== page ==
9. So the Broncos and Peyton Manning are not perfect. But too much will be made of Manning’s first-quarter struggles and not enough with how he rallied his team (and himself) after that point. The defense settled down some, Manning figured out what the Falcons were doing defensively, and he made it a one-score game with three minutes to go. There were some wobbler throws and shaky decisions to be sure, and those must be cut out with the Texans coming to town Sunday afternoon. But Manning has now played well enough in seven of his eight quarters and has been in two charged-up atmospheres in two games. The Texans, meanwhile, have played in two snoozers — partly because of their own skill — against the Dolphins and Jaguars with network highlight packages centering around a slew of Arian Foster and Ben Tate short TD runs. The NFL-watching world might not yet have had the chance to appreciate fully the beauty of the fundamentally sound Texans, but they’ll get their chance in this Sunday-afternoon classic.

10. The Texans will face up to eight first- and second-year quarterbacks this season, and they have already dispatched one (Miami’s Ryan Tannehill) summarily. Obviously, against Manning, they’ll be facing one of their stiffer tests. But you can bet that Wade Phillips will extract elements of the Falcons’ early game plan from Monday and implement it into what he does defensively, although Manning rarely is fooled more than once with the same approach. Maybe the Texans should just let DE J.J. Watt get after Manning. An early candidate for Defensive Player of the Year, Watt has been a shot-blocking, QB-harassing machine. Broncos ORT Orlando Franklin, who got a little banged up late in the loss to the Falcons, will have his hands full.

11. Points are at an all-time high through two weeks of the season — 791 in Week One, 765 in Week Two — the most ever for a two-week span in the league’s history. And Sunday’s afternoon battle between the Falcons and Chargers should keep that scoring pace at a really good clip. The Falcons (67 points, tied for second in the NFL) come into San Diego on a high following their home dusting of the Broncos. And yet this quietly is a huge game for the Chargers (60 points, fifth in the NFL), who have not faced the league’s toughest schedule to date (wins over the Raiders and Titans) but for once it seems are off to a strong start at 2-0. Respect the Chargers’ “D” if nothing else — it has shut down Darren McFadden and Chris Johnson and is limiting big pass plays despite getting ahead early in both victories.

12. The Buccaneers and Cowboys are two of the NFL’s 20 teams sitting at 1-1. Despite expectations heading into the season, they have followed somewhat similar tracks through two games. Each earned statement victories in Week One, followed by frustrating losses in Week Two. Clearly, the Bucs’ late collapse against the Giants was more forgivable in the sense that they lost to the world champs in their house and held serve with them for most of the afternoon. The Cowboys, meanwhile, limped home following a question-raising loss at Seattle after so much promise coming in. The young Bucs will test themselves against a tougher-than-they-showed-on-Sunday Cowboys team. The loser will be hurting at 1-2, but it’s worth noting that since 2002, 70 of the league’s 120 playoff teams started out either 0-2 or 1-1.

13. The league’s leading scorers are the Redskins with 68 through two games. That’s great. They might need to keep up their 34-point average if they hope to win more games. The losses of DE Adam Carriker and OLB Brian Orakpo (from what is ranked as the 28th-best defense right now) can’t be overstated. Got any more magic, Robert Griffin III? He’ll be crafting his weekly fireworks against a Bengals defense that has had some injuries of its own, and one that has been torched by Flacco in Week One and (eek) Brandon Weeden in Week Two. The Bengals are 1-1, but some of the statistics have been ugly and telling. They currently are ranked dead last in sack percentage allowed (after ranking seventh in that category last season) and are only ranked in the top 10 in two major categories: opponents’ net punt average and punt return average. Thanks, Adam (no longer Pacman) Jones. And for what it’s worth, the Redskins’ special teams have been a nightmare through two. Ugly game coming? Uh, maybe.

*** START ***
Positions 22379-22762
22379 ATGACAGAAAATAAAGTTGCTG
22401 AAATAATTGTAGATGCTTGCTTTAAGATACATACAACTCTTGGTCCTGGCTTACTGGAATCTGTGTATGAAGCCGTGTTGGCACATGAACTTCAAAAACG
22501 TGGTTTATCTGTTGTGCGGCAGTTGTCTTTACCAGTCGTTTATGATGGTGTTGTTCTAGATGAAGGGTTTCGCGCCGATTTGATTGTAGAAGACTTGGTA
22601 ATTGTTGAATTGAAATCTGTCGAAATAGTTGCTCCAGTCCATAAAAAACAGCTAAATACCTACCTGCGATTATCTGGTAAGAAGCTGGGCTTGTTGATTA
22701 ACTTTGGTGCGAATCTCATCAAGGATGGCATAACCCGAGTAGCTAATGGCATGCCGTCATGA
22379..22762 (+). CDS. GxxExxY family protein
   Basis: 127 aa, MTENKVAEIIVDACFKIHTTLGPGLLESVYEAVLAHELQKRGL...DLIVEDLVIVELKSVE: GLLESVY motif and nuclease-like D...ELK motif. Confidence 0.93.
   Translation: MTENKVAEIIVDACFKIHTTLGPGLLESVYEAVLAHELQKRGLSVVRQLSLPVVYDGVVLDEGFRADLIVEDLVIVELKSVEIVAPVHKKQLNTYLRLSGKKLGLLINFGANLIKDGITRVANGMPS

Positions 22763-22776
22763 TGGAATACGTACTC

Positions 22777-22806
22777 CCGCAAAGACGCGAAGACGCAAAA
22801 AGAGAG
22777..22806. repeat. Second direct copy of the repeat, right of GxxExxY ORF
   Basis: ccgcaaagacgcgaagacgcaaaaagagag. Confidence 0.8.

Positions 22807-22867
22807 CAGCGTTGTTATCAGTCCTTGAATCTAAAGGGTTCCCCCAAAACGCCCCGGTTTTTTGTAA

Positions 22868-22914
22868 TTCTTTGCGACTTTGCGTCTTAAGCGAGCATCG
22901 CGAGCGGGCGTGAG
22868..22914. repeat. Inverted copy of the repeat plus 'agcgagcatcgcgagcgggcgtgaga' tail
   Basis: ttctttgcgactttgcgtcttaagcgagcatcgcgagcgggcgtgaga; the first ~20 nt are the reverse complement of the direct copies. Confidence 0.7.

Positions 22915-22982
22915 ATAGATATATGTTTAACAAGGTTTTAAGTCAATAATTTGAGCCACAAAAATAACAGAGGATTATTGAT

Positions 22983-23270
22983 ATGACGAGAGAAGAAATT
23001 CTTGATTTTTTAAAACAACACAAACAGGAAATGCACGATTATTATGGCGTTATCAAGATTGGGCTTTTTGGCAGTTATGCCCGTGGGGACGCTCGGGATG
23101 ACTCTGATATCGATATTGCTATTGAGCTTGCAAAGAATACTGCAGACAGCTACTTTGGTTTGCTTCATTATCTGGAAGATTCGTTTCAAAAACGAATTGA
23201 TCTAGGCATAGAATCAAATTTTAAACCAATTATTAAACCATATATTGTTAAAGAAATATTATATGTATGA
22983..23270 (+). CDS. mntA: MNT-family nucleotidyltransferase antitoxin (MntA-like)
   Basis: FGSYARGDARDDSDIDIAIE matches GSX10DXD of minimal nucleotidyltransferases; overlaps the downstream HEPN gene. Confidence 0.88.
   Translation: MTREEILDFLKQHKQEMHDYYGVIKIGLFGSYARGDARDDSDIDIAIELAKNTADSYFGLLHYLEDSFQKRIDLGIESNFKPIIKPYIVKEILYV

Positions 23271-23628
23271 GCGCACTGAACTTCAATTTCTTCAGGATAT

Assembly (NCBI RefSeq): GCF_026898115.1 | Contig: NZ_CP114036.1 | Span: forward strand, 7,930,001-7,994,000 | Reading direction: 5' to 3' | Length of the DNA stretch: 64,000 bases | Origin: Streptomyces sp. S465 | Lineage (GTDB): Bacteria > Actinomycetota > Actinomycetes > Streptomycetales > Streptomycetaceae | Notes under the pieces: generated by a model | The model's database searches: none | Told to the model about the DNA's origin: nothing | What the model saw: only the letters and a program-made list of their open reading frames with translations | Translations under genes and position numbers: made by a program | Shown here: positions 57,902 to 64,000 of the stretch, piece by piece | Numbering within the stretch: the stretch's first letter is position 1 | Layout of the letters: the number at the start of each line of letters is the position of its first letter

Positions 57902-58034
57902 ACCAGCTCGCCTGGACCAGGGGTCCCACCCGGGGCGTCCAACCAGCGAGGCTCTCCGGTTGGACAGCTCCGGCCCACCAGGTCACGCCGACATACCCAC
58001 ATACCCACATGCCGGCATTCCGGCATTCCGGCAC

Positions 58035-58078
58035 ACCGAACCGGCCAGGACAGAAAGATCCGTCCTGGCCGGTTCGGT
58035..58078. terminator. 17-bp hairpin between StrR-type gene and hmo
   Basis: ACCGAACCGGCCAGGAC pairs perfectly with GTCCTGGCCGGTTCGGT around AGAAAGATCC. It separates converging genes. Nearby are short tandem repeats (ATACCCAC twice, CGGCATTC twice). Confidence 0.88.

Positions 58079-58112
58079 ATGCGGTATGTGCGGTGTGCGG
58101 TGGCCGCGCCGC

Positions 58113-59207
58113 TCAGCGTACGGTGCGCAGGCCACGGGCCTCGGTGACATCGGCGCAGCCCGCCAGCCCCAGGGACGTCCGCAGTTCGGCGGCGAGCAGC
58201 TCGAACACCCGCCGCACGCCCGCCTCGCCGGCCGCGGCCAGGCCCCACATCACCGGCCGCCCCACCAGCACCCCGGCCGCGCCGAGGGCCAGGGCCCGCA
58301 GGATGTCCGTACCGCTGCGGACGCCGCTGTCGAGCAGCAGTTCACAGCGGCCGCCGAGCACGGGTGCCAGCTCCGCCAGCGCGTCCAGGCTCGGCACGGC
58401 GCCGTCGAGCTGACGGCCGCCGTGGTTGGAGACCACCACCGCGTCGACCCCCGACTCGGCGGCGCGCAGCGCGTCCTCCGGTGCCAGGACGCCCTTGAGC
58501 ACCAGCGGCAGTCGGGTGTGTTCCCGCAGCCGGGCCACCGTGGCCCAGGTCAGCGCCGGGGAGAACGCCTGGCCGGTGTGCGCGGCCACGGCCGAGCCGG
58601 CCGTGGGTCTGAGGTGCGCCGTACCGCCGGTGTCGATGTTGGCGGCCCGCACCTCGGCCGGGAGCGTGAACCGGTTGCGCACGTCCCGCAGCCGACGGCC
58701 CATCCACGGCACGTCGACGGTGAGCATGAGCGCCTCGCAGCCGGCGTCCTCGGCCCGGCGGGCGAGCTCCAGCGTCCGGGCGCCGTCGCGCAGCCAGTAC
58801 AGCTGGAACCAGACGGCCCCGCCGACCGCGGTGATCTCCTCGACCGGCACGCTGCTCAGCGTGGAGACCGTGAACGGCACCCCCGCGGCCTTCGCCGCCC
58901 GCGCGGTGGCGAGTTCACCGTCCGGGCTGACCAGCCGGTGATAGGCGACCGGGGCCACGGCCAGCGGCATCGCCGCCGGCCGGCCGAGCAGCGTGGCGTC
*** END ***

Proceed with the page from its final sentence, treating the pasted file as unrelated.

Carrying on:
14. The 49ers are everyone’s darlings, and why not? They head to Minnesota Sunday as big road favorites against the Vikings, who pulled one out late in Week One then gave one back Sunday in the final minute. They have squeezed everything they can out of Percy Harvin and Adrian Peterson through two games, and with WR Jerome Simpson still out another game via suspension, the Vikings will be limited offensively. The 49ers’ defensive formula that worked against two of the highest-flying offenses in the NFL in the Packers and Lions should be even more effective against the Vikings, who don’t have nearly the fuel. Defensively, they are up against it, too. Although the Vikings have been respectable in the stat sheet against a second-year and rookie quarterback, they have allowed each to drive down the field easily late in the game. That’s not a good sign going up against Alex Smith, whose confidence and performance are in lockstep at an all-time high.

15. So who ya got, 0-2 Chiefs or 0-2 Saints? The Saints have not looked good in two games, not at all. But the Chiefs have probably been even worse. You thought points might be high in the Falcons-Chargers game? Get this: The Chiefs and Saints are tied for the most points allowed with 75 apiece. The Saints might have allowed a ton more yards (922-755), but at least they still score lots of points, too — they have put up 59 to the Chiefs’ 41. The loser faces some serious heat, no doubt. The Saints’ following two games are against the Packers in Green Bay and the Chargers; the Chiefs have a Chargers-Ravens sandwich to bite into. The over-under total in Vegas (not that we wager) is 53 points. The regular-season high in 2011 was 55.5 when the Lions and Saints met in Week 13 in the Superdome.